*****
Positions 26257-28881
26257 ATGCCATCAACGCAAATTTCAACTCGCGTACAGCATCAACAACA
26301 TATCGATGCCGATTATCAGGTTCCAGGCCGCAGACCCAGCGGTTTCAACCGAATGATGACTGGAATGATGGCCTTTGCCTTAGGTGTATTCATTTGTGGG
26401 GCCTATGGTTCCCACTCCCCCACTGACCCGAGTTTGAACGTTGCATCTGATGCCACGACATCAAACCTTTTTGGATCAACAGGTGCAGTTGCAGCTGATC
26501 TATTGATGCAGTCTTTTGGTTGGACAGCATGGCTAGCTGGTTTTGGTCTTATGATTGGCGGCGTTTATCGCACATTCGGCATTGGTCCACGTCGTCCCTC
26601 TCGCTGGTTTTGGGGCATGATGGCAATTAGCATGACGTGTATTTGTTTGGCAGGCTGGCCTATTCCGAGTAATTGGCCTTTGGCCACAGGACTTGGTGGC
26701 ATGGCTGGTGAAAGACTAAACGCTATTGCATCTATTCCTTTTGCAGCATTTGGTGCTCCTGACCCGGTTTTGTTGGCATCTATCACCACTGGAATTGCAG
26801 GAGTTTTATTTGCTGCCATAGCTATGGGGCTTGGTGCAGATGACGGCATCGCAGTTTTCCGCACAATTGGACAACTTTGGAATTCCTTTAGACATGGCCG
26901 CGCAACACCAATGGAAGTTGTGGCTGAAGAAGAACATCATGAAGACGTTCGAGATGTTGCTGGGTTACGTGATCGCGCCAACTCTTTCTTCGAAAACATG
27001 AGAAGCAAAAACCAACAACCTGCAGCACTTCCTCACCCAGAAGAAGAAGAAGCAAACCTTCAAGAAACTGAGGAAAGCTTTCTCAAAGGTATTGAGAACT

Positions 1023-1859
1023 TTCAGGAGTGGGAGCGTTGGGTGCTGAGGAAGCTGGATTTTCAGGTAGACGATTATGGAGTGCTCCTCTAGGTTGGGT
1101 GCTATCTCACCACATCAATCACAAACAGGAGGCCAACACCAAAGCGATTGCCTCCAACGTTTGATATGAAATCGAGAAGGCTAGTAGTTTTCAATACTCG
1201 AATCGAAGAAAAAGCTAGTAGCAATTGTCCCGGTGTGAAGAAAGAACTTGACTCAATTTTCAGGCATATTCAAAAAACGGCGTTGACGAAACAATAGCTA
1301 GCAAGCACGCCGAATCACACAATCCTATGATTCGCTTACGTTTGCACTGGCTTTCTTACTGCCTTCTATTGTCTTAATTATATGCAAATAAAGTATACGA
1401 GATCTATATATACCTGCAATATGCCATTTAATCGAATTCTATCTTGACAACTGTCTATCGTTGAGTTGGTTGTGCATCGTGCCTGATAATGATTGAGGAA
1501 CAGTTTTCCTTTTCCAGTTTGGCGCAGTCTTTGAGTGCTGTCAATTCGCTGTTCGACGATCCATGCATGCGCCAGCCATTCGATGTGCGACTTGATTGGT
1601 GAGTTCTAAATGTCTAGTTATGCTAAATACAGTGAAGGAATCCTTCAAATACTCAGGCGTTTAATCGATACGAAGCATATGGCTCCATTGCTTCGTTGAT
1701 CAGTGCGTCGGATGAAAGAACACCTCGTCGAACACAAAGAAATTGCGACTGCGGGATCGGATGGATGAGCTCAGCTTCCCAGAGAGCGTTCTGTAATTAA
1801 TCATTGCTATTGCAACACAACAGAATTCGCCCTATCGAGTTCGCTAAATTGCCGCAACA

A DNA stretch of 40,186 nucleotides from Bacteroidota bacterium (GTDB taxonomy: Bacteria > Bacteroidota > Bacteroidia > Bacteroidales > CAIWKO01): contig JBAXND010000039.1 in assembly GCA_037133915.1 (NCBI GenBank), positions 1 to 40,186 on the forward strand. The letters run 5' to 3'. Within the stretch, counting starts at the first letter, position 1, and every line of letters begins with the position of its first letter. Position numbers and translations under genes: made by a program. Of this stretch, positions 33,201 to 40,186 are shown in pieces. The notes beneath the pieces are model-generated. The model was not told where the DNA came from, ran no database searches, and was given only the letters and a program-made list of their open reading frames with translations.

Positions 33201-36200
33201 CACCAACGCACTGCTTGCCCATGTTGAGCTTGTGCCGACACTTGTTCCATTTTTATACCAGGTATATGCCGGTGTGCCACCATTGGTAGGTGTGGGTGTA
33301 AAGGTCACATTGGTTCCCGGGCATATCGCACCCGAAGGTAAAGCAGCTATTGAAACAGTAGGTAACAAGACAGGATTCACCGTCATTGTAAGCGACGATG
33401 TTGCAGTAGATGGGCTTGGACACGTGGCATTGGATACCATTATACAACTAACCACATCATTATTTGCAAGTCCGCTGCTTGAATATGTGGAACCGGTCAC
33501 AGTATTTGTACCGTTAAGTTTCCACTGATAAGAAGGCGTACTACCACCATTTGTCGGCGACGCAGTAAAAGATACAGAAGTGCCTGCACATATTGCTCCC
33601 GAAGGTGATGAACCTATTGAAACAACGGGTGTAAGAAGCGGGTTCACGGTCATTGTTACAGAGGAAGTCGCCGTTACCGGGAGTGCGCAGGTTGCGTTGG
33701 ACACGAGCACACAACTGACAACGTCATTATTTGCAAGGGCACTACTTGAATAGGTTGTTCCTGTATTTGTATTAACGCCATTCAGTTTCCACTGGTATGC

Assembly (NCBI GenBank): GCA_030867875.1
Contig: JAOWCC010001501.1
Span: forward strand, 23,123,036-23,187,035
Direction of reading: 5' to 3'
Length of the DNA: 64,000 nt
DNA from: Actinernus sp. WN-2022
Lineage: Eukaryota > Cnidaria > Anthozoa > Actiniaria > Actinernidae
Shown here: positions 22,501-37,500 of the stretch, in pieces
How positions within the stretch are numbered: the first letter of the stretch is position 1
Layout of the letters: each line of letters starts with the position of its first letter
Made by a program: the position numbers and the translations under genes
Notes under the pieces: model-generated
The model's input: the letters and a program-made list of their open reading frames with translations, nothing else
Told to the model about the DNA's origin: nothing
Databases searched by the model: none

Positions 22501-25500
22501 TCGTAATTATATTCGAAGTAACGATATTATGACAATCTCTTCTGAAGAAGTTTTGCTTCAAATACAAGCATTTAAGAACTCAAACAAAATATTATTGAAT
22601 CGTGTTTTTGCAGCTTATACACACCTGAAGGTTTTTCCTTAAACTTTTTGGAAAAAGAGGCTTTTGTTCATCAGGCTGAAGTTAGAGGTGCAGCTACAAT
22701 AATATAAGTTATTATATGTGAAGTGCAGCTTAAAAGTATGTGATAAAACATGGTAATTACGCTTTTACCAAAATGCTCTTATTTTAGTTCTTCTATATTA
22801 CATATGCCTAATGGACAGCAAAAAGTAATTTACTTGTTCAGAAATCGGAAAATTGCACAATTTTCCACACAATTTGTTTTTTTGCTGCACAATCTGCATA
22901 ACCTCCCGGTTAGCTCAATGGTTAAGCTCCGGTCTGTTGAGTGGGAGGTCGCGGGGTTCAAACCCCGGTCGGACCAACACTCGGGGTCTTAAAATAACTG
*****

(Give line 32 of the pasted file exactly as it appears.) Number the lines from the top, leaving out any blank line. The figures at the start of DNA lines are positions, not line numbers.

Direction of reading: 5' to 3'